I read your column "Confirmed and proposed changes to health insurance you may not know about" and I would like to get clarification on something. The article states that, "Now, as a result of rule changes by Health and Human Services, special enrollment is allowed outside open enrollment only if the prospective insured carried insurance prior to January of that year." Let's say I don't have insurance now and I didn't have it in 2016. I get married and my wife has individual insurance.
I purchased a recliner from the La-Z-Boy store in Monmouth Junction, N.J., on July 31, 2013. When it was delivered in September, there was a problem with the way the fabric was put on the back of the chair so I called and complained. It was picked up and delivered again in October but they sent me the exact same chair with the exact same problems – nothing had been done! The chair also did not recline properly and kept making a loud thump when pulled up (which never went away).
Amid the recent hue and cry over the Illinois legislature's inability to pass a state budget on June 30, a bill innocuously titled "House Bill 1811: Interpreter for Deaf – Sunset" passed without much fanfare. Though you wouldn't know it from the title, this bill included an override of legislation introduced by AT&T that would allow AT&T to end copper landline phone service to Illinois residents. Gov.
Muck Rack makes it simple to find people, tweets, or articles that mention any name, keyword, company, hashtag etc. We've compiled this guide to help you make the most of your search.
Selecting a term
Start searching tweets, articles from media outlets, articles mentioned in tweets, journalists'
names, titles and bios with some suggested searches:
Companies or Topics (e.g. iPhone, Microsoft)
Phrases (e.g. "cloud computing") — use quotes to keep the terms together
Twitter handles (e.g. @username) — returns those who have mentioned or replied to
Names (e.g. "David Pogue")
Hashtags (e.g. #sxsw, #london2012)
Bio details (e.g. vegan, Olympics, father)
Muck Rack's Advanced Search allows for many boolean operators.
Find results that mention multiple specified terms, use AND or
+. For example, ensure each result contains both Elon Musk and Mark Zuckerberg by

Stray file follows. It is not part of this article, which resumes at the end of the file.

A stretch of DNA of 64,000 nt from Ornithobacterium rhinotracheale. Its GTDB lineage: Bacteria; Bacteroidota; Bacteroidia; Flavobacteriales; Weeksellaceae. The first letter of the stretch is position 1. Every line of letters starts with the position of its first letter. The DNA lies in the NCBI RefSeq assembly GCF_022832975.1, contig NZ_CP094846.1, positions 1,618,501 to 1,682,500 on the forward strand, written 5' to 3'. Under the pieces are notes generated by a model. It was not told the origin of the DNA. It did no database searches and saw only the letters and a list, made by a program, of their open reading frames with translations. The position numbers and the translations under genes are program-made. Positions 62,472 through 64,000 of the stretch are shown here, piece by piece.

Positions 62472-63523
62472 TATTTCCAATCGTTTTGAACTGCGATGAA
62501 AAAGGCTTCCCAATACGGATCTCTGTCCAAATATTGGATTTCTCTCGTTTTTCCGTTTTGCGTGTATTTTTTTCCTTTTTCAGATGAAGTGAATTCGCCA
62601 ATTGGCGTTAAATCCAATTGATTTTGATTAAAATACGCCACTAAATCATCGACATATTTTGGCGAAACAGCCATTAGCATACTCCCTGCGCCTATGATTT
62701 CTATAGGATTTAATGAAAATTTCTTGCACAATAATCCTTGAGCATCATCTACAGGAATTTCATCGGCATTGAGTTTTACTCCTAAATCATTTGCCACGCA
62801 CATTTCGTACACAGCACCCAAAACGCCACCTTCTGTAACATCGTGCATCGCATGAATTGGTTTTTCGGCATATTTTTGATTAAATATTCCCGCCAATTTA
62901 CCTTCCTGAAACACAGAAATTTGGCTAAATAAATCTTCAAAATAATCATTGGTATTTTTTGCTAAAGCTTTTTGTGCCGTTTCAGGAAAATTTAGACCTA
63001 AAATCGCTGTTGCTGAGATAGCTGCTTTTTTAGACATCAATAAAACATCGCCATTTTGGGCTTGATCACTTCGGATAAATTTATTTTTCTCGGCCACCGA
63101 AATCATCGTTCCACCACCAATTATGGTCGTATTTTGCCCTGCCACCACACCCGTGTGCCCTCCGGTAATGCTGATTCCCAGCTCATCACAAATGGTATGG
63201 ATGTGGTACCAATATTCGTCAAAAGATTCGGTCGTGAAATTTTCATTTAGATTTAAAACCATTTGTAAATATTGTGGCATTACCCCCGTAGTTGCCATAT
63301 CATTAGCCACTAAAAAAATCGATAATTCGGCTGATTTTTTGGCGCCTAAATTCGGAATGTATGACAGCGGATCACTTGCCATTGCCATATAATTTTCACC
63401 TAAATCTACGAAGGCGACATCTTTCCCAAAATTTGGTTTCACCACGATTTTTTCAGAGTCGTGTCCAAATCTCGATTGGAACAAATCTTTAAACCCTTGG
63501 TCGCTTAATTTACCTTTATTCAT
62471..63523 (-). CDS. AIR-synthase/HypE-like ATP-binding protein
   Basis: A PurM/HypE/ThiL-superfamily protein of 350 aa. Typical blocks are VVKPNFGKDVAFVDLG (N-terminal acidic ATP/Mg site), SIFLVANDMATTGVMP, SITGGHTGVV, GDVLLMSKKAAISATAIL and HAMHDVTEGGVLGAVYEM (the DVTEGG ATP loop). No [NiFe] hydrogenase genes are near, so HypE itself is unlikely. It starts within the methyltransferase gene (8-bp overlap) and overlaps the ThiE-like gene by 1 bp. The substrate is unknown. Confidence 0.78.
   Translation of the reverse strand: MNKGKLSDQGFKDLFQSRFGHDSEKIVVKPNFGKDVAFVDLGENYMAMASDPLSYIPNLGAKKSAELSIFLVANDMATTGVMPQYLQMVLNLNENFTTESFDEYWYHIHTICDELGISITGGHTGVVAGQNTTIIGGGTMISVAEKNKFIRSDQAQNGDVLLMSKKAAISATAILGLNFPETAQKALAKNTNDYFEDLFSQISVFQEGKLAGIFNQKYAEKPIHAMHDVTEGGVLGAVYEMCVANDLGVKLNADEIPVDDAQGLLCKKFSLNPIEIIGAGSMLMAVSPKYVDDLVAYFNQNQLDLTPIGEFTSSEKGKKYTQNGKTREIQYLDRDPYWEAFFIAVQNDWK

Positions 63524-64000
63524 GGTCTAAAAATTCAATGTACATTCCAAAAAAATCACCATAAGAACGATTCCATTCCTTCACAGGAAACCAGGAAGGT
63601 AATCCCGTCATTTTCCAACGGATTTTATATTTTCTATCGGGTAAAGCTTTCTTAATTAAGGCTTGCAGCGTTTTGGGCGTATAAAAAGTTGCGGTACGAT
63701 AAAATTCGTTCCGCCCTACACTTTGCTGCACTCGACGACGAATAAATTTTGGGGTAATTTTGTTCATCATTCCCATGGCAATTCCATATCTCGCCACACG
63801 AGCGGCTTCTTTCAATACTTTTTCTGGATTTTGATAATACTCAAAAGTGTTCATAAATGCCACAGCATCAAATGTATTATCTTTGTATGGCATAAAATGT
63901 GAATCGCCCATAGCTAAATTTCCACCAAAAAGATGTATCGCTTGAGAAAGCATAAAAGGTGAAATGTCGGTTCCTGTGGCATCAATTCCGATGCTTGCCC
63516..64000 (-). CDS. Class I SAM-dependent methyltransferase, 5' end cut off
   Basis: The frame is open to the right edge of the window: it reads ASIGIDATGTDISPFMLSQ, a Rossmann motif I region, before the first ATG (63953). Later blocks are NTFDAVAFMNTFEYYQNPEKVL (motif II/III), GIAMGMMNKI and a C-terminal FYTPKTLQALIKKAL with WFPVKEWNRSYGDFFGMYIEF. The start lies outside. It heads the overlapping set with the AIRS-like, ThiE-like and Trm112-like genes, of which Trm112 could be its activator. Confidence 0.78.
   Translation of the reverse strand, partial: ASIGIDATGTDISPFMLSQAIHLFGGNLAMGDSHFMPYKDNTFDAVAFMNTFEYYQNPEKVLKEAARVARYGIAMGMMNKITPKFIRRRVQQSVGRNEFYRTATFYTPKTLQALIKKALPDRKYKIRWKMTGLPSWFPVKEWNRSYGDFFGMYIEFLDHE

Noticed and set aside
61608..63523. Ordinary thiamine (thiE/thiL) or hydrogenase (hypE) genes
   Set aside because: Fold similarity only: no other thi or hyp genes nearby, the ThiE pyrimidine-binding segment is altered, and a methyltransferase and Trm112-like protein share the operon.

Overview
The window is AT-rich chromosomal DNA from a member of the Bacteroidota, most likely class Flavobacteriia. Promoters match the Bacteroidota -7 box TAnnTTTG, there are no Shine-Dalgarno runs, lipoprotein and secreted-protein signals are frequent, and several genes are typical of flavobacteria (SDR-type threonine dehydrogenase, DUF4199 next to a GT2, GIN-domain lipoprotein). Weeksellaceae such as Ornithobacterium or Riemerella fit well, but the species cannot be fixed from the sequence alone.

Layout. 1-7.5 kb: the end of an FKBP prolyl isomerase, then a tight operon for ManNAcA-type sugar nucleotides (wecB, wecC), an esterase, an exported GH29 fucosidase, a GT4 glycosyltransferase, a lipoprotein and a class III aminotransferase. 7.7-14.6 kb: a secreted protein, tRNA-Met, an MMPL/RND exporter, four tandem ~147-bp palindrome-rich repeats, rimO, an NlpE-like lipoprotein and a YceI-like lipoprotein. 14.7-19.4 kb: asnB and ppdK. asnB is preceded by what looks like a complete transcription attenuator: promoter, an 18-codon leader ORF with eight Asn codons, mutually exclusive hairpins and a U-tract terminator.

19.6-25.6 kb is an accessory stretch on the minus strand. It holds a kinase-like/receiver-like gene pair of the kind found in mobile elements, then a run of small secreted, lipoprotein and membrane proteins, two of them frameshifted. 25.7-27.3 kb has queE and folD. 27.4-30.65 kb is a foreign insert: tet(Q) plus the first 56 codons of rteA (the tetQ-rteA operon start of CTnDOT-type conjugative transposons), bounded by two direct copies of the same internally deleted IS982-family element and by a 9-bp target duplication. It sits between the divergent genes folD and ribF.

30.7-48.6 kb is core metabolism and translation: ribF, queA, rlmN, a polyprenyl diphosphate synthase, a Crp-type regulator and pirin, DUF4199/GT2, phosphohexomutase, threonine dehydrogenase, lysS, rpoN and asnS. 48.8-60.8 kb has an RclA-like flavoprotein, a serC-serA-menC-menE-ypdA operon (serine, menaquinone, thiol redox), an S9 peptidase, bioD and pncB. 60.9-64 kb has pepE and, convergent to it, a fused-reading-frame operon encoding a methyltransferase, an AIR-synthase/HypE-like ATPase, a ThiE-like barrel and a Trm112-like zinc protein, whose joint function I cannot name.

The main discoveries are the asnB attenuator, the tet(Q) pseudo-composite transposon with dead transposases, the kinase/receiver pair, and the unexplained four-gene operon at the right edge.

searching Obama AND Romney or Obama + Romney.
Use the operators OR or , to broaden your search when you'd like either of
multiple terms to appear in results. (This is the default behavior of our search when no operators
are used.) For example, search for democrat OR republican to find results that refer to
Democrats and/or Republicans.
Use NOT or - to subtract results from your search. For
example, searching Disney will yield results about the Walt Disney Company as well as Walt Disney
World Resort. To exclude mentions of Disney World, search for Disney -World or Disney
When using one of these operators with a phrase, enclose it in quotation marks. For example, you can
find results about smartphones excluding Apple's iPhone 4S by searching smartphone -"iPhone
Exact case matching or punctuation
If you're searching for a brand name or keyword that relies on specific punctuation marks or capitalization, you can
find results that match your exact query by adding matchcase: before the keyword you're searching for, like matchcase:E*TRADE .
Use parentheses to separate multiple
boolean phrases. For example, to find journalists talking about having fun in Disney World or
Disneyland, search for ("disney world" OR disneyland) AND fun.
An asterisk can be used to search for any variation of a root word truncated by the asterisk. For example, searching for admin* will return results for administrator, administration, administer, administered, etc.
A near operator is an AND operator where you can control the distance between the words. You can vary the distance the near operation uses by adding a forward slash and number (between 0-99) such as strawberries NEAR/10 "whipped cream", which means the strawberries must exist within 10 words of "whipped cream".